This Department Store Takes Everything About Pop-Ups and Turns It Into Retail

Showfields, which rents space to brands, has opened two more floors in its flagship New York location

The store's three floors are now open for business. Showfields
Headshot of Ann-Marie Alcántara

Dubbing itself “the most interesting store in the world,” Showfields, a new take on an old retail model by basically renting space to specific brands, today opened up three more floors in its flagship New York store.

Located in the city’s NoHo neighborhood, Showfields first opened up its doors in December, debuting only the first floor. Now, with the rest of the space opening up, only time will tell if consumers come flocking to a store filled with digitally native brands.  

“Brands tend to think that retail is only this type of marketing play,” said Tal Zvi Nathanel, CEO and co-founder of Showfields. “I think it’s way more than that, and once everyone knows that and we see more brands and interesting experiences with the customer—[it’s what] we’re trying to achieve.”

Part of the Showfields aesthetic is dedicating a different theme to each floor. The first floor focuses on wellness with brands like electric toothbrush company Quip occupying a booth, to a Pure Wow-dedicated area of “everyday” products from companies like Peace Out and NatureLab. The second floor centers on the home and includes some first-timers trying out retail, like Weezie, a direct-to-consumer towel company, and a back area with seven curated merchants from Shopify.

For Weezie, part of coming to Snowfields is the ease of joining their platform. To start with, Weezie is stocking its most popular makeup towel design and going to “see how it goes,” said Liz Eichholz, creative director and co-founder of Weezie. As part of the retail test, Eichholz said the company will offer discounts—a practice they normally don’t run—such as giving 15 percent off a purchase at the space if a customer signs up for the newsletter. Another appealing part of coming to Showfields is the possibility to do cross giveaways or sweepstakes with other brands in the space.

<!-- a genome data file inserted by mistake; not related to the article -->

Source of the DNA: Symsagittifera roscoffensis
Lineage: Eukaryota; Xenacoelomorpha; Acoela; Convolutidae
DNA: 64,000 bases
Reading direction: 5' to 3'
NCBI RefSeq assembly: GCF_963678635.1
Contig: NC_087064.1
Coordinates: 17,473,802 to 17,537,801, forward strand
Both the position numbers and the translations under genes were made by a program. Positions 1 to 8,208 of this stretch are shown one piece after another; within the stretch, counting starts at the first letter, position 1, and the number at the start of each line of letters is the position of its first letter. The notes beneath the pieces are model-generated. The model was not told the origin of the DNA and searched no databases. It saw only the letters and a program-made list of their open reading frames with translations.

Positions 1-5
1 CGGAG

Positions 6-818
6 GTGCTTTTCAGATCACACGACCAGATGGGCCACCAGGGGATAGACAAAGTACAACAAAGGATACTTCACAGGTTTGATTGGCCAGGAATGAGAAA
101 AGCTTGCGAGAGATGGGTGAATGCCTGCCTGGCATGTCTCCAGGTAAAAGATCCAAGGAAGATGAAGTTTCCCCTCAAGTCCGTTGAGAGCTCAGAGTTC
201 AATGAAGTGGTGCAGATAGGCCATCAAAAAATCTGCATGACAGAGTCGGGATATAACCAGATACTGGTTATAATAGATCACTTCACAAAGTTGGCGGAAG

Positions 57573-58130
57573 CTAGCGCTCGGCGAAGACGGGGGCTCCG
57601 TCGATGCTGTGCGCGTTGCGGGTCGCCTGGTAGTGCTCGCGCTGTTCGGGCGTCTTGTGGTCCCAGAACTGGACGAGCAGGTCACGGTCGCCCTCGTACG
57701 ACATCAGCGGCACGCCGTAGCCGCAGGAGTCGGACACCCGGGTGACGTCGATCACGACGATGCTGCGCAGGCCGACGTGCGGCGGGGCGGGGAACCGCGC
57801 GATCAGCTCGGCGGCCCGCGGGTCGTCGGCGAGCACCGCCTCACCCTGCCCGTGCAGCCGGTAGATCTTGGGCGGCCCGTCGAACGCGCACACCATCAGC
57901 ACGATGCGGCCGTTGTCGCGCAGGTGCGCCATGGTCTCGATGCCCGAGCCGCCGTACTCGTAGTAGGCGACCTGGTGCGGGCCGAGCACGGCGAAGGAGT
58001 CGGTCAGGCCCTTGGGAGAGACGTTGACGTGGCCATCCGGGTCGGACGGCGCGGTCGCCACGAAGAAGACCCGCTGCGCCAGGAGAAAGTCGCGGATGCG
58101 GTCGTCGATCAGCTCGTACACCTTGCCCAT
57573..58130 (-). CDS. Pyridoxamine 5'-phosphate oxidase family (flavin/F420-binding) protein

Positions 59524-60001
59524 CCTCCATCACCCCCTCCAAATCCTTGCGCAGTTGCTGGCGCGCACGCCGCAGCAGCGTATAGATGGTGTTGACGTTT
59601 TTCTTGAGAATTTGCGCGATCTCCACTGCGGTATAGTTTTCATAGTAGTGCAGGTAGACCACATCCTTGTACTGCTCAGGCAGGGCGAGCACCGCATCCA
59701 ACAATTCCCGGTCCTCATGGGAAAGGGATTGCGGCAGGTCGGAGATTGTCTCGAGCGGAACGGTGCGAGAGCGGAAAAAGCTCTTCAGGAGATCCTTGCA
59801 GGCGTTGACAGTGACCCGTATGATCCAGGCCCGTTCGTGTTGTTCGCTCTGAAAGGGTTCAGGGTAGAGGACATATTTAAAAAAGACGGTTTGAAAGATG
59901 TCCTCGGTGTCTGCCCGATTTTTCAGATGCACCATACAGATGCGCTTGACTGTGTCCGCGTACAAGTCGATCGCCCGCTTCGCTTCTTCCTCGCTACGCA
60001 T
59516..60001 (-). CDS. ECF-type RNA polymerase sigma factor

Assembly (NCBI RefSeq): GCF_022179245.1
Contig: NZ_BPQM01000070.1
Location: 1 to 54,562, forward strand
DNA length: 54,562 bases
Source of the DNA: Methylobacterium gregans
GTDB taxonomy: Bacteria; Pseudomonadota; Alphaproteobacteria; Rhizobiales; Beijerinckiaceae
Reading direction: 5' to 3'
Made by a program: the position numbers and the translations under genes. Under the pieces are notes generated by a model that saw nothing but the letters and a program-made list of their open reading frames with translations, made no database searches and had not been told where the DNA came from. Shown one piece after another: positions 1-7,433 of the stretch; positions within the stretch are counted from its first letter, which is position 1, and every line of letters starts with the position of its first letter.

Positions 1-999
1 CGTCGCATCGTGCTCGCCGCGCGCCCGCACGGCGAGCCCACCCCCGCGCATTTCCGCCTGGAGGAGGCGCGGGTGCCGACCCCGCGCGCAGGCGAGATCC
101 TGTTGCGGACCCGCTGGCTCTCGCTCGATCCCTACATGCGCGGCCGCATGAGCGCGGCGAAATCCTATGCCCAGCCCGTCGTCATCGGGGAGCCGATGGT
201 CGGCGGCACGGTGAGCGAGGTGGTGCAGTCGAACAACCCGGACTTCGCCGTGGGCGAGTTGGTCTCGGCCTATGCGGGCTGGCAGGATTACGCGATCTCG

“We’re just excited to see how the New York customer interacts,” Eichholz said. “It’s data we can use in the future for our own retail space and also engaging with the other brands.”

Shopify’s dedicated area in the store runs through May and includes merchants like Hudson Wilder, a flatware company, and Baby Tress, which just debuted in November 2018. The space is partly to give merchants an easy way to try offline retail, but also to tell the story of Shopify and how it powers so many companies.

“We have 800,000 merchants who use Shopify globally and so many of those are making the transition to selling in the real world,” said Ian Black, head of commercial retail for Shopify. “So part of the opportunity for us [here] is to tell that story and showcase our ability to help merchants make that transition.”

For example, though Hudson Wilder sells online through the retailer Saks Fifth Avenue (as well as on its own site) the Showfields space is the company’s first foray into retail. It’s one channel to sell to consumers and keep margins minimal, said Conway Liao, CEO and founder of Hudson Wilder.

“There’s a different level of storytelling [here],” Black said. “And hopefully a different level of growth as well.”

Another allure of the space is the store’s museum-like aspect, with art dispersed between the brand’s booths as well as devoting the entire third floor to an exhibition called “Showfields x Future/Past.” Customers and visitors can touch and play with each piece—and then take a slide down to the second floor. It’s the Museum of Ice Cream meets department store hybrid no one knew was necessary.

Since opening the first floor in December, Showfields is now encouraging brands to carry more inventory, as consumers want to walk out with something as opposed to getting it delivered.

“Everybody assumes that retail is more bout this showroom type of experience, but customers want to walk out with a bag,” Nathanel said. “They want to purchase and go out.”

@itstheannmarie Ann-Marie Alcántara is a tech reporter for Adweek, focusing on direct-to-consumer brands and ecommerce.